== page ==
Thursday, July 13, 2006

Enablement now a project in DTP

Yesterday the Enablement passed creation review, which means that it is now an official project in DTP. As I described in an earlier entry, the PMC sees Enablement as a very important part of DTP's future, and is looking forward to working with various groups to build out wide and deep data source support.

I'd like to take this chance to extend once again an offer to the community: If you have a data source that you'd like to use in Eclipse, why not come and work on the Enablement project with us? There are many benefits to doing so, not the least of which is being able to work with a vibrant and talented committer community at eclipse!

Thursday, July 06, 2006

Eclipse Building Blocks

During last week's Eclipse Council meetings, we discussed evolution of the "base" eclipse build system to include additional features and encourage projects not already using it (such as DTP) to jump on board. I agree that DTP should be using as much standard infrastructure and best practices as possible, both since there usually are very good reasons (often based on hard-won experience) for the choices made and to provide a consistent context for those extending eclipse.

One thing I haven't convinced myself about yet is the complexity of builds. At we talk a lot about "transparency" (public discussions and decisions, etc.), and in general I think we do a good job with it. But builds tend to be a different creature. It goes something like this:

  1. Get code
  2. Magic configuration
  3. Compile
  4. More magic
  5. Build done!

In many projects I've worked on, only the release engineering team could do a build. No, I don't mean could == allowed, but could == capable. Any even then, if the stars were not aligned just right and the magic words were not spoken with enough gravity, the build wouldn't finish.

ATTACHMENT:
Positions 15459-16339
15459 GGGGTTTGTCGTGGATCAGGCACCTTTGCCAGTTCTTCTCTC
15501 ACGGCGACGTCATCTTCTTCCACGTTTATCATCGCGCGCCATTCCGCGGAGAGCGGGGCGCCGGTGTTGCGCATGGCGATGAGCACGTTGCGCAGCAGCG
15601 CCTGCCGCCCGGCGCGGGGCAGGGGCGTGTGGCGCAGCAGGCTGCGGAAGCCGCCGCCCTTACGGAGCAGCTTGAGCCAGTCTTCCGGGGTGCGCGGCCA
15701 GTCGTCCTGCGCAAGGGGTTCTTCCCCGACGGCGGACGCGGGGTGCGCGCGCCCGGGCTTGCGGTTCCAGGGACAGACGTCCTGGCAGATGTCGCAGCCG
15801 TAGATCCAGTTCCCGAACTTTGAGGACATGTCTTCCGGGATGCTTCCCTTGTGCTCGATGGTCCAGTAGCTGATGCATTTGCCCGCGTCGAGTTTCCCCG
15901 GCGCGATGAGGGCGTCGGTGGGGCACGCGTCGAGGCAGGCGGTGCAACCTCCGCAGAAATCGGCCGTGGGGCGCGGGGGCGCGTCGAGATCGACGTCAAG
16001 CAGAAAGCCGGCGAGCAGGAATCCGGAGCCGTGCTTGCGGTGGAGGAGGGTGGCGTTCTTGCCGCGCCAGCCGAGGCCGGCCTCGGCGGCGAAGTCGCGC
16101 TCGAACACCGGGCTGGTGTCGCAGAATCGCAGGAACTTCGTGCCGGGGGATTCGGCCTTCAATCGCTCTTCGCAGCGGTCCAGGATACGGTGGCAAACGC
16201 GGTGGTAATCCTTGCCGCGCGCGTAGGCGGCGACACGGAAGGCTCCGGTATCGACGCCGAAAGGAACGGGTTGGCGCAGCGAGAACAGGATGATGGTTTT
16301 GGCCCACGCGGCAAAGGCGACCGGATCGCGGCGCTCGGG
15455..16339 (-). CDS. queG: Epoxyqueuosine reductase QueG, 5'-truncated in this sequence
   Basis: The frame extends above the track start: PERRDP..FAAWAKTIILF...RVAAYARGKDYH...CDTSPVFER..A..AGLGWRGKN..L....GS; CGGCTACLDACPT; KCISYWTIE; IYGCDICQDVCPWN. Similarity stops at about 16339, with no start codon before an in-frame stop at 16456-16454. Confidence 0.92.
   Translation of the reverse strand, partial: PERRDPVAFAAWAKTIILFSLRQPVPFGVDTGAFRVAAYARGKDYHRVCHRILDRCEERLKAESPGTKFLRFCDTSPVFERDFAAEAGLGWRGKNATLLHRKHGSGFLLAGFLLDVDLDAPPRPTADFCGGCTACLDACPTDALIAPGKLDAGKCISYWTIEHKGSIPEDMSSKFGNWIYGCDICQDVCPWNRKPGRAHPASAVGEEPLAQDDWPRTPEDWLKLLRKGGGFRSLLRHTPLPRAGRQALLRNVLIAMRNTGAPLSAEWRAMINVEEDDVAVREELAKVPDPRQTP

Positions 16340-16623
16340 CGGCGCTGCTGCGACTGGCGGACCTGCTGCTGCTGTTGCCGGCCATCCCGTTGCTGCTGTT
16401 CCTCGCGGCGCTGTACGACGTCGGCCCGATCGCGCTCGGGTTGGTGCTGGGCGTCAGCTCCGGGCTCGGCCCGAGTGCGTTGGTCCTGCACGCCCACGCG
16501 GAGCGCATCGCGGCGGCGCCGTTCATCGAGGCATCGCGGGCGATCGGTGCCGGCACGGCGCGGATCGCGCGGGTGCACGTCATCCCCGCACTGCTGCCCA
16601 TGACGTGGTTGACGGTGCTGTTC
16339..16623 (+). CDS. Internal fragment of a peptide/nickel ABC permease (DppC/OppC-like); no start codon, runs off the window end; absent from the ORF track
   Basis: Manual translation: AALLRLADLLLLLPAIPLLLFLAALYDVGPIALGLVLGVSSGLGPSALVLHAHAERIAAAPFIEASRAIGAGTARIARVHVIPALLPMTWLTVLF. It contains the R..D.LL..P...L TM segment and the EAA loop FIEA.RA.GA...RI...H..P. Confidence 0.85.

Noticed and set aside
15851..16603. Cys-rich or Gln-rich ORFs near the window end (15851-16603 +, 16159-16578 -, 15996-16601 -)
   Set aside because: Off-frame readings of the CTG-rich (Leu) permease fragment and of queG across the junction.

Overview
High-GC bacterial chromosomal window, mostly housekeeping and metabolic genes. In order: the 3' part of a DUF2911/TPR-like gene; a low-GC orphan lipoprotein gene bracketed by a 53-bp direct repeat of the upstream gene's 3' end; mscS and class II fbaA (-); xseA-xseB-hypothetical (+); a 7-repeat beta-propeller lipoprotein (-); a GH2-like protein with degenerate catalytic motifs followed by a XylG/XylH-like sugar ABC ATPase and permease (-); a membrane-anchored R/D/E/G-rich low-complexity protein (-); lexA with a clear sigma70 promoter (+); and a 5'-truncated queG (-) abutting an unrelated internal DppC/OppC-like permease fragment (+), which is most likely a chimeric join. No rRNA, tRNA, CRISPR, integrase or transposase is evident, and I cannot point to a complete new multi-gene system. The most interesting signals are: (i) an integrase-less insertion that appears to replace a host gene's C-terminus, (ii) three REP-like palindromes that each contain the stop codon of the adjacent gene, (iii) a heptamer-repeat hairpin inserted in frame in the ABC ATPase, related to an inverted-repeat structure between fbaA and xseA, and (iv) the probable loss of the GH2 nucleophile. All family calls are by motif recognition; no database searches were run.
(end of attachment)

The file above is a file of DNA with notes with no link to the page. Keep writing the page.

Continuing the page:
I don't think this is very transparent ("now you see this code, now you don't, here's the build!"), and that worries me for an open source project. Aside from the principle, there are practical reasons why tricky builds are bad: developers, whether committers on the project or not, should be able to get a code snapshot from source control, make minimal configuration settings, and have a build. Now, this might take a while to run, and sometimes you can't help that. But you should at least have the option. If I am changing/experimenting with some core functionality, I'd like to verify how it all hangs together in the build. (Doing so in a dev environment is good too, but there are many errors that can creep in between dev and "binary" environments too. Ever forget to update your file to include new resources?)

The build system for DTP started out with the main goal of "run for anyone," but with time and pressure, cruft slipped in. Going forward, we'd like to migrate to the eclipse "base" builder, but would also like to re-capture the "run for anyone" goal if possible too.

Any thoughts/experience out there? Anyone want to help DTP with this (I think it would benefit us all....)?